acknowledge and accept what you feel. Reading articles or books that help you reflect on your feelings and your
spirituality can be soothing. And try not to let those feelings isolate you: Reaching out to friends and family can
also help.
For some, divorce may actually ease the loneliness they felt within a marriage to an unavailable partner. “I don’t
think there is a lonelier place in the world than to be married and lonely,” says Barela, who teaches her
workshop participants that being single doesn’t necessarily condemn them to loneliness.

She advises joining singles groups (where you can meet both men and women) and inviting acquaintances to
movies, to dinner or just to hang out – even if this means stepping out of your comfort zone. (See related article:
Suddenly Single & Strapped for Cash?)

4. Consider the kids
If children are involved, expect the emotional repercussions to magnify. Kids want stability and a divorce is its
antithesis. What to do? Minimize their stress by refusing to bad-mouth your ex, no matter how much anger or hurt
exists between you. Don’t draw children into your marital strife and personal problems. Instead, turn to adult
friends, family, a therapist, or a minister. Allow your children to remain children.
“I tell parents, ‘I don’t care if you [and your ex-spouse] dislike each other for years. You’re adults. Rise above it
and mutually parent for the sake of the children,’” Tornatore says. Those who do may be rewarded by seeing
their children grow stronger in the process.

Instead of worrying about the damage that divorce may do to your children, remind yourself what your unhealthy
relationship with your spouse may have been teaching them. “Children are great mimickers,” Tornatore says. “If
a couple is not showing love, affection and appreciation of one another, children see active misery as a way to
live in a relationship.”

Children who see their parents make healthier life choices often feel more confidence and security, Tornatore
adds. “They come to trust their parents much more when they have [made] a decision to make their lives better.”

5. Find a divorce recovery group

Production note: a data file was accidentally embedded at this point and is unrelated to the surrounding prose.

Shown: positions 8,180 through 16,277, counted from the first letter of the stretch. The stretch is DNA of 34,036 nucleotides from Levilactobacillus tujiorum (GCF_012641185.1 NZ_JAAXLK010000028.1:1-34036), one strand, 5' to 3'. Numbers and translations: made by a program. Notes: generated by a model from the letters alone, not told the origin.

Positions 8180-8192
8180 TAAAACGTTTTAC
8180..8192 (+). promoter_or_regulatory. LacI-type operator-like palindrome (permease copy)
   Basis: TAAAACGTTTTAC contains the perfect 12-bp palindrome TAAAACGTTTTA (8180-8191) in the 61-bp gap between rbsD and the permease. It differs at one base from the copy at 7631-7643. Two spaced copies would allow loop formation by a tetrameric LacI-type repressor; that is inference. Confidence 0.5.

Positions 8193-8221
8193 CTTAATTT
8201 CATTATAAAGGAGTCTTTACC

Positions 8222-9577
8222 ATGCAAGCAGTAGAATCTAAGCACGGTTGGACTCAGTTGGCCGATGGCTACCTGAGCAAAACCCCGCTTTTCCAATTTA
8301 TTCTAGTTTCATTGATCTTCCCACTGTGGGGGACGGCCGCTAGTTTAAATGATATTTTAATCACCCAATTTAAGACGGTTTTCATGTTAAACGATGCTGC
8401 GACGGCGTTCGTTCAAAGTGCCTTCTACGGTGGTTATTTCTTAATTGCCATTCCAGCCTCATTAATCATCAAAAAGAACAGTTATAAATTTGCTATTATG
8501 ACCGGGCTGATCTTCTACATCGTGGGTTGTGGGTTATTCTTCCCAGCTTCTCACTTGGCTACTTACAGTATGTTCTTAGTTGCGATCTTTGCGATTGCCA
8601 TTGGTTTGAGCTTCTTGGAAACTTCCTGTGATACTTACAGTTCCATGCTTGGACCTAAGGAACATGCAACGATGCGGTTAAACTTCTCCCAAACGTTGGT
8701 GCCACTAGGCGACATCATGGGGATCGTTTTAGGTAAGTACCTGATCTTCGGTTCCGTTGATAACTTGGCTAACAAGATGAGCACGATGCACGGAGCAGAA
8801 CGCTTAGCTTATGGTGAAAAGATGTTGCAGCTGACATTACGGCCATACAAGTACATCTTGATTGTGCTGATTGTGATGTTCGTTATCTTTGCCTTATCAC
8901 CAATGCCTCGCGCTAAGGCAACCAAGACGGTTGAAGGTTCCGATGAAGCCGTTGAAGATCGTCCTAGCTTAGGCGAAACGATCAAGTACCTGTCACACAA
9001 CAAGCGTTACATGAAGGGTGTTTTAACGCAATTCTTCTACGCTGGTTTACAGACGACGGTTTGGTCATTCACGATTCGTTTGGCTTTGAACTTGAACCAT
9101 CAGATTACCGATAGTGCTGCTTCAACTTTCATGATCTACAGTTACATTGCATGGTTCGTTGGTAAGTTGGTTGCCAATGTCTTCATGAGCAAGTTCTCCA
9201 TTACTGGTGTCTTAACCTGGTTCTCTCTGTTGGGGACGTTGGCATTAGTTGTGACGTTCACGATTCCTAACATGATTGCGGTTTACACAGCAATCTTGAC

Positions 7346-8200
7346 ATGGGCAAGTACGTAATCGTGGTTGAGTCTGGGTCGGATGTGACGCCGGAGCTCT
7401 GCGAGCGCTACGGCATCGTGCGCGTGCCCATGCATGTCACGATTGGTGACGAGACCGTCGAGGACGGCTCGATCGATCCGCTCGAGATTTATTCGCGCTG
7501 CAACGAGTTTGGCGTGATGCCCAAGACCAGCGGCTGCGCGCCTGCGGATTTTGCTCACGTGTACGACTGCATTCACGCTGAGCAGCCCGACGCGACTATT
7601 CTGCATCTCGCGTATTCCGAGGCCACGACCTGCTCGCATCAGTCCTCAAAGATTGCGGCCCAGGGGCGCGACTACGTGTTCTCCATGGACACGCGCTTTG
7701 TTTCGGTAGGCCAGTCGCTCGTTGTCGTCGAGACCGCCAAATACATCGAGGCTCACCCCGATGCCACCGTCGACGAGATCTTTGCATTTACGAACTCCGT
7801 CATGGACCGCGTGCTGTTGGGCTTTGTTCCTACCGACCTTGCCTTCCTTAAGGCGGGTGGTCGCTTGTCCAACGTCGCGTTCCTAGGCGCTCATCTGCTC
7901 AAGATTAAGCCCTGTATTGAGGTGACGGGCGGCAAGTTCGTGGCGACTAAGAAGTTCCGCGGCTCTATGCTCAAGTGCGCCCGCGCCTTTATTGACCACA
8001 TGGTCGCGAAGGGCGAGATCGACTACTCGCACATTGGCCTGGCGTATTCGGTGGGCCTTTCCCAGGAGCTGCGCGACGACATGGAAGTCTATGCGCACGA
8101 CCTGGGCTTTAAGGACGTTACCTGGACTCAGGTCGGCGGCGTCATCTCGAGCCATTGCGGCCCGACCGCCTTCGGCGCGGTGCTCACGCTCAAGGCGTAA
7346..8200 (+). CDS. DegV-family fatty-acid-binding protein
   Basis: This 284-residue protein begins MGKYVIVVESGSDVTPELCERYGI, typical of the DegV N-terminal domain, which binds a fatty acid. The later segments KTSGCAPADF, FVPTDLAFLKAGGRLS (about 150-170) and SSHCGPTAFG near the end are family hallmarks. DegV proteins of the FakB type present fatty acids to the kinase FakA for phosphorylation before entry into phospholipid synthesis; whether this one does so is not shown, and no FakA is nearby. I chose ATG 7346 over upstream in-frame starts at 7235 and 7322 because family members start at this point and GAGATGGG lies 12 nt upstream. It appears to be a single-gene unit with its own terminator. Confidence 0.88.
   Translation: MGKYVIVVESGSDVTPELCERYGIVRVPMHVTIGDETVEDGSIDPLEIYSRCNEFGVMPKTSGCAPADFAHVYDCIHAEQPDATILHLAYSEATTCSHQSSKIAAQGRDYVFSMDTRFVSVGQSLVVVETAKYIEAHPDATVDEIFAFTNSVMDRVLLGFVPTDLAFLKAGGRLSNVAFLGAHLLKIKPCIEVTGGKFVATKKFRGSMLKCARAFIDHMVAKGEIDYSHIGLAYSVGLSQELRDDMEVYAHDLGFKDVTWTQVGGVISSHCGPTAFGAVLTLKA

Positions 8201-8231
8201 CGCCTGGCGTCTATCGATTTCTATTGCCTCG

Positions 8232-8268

Run, don’t walk to the nearest divorce recovery workshop, Barela advises. Gathering with other newly divorced
people helps quell the shame some feel from such a public failure. According to Barela, participants in her
workshops are universally surprised by how many other people attend. “They think they’re the only ones going
through a divorce so coming here provides an immediate sense of comfort,” Barela says.

To find a recovery group near you, check with local churches and social service agencies. The courthouse or
chamber of commerce may have a list of support groups. You can also try the phone book and the Internet.
DivorceCare.com, for instance, offers a group finder for people in the United States and Canada. It also offers
information about starting your own group.

6. Learn to forgive
If you have children, practice forgiveness: It will make their path through your divorce much easier. If you don’t
have children, do it for yourself. Forgiving your ex for transgressions is key to rebuilding a healthy emotional life.
Of course, forgiveness is one of the toughest tasks you’ll face, especially if either you or your ex is bent on
revenge. In her workshops, Barela depicts the impact of carrying spousal anger by strapping a dummy on her
back. Without forgiveness, she says, you become a prisoner to your ex-spouse. The anger keeps him with you
day and night, even controlling your decisions.

To break that imprisonment she advises writing a “forgiveness letter” to your ex. The good news is you don’t
even have to send the darn thing. You just need to write it. “You’ll feel so much better,” she says of completing
the exercise. “If you carry hurt with you for life, you hurt yourself, you hurt your children, and you never get to live the
life you were meant to live.”

Want to forgive, but don’t want to do it for your ex? Then do it for yourself. After all, the best revenge is living well.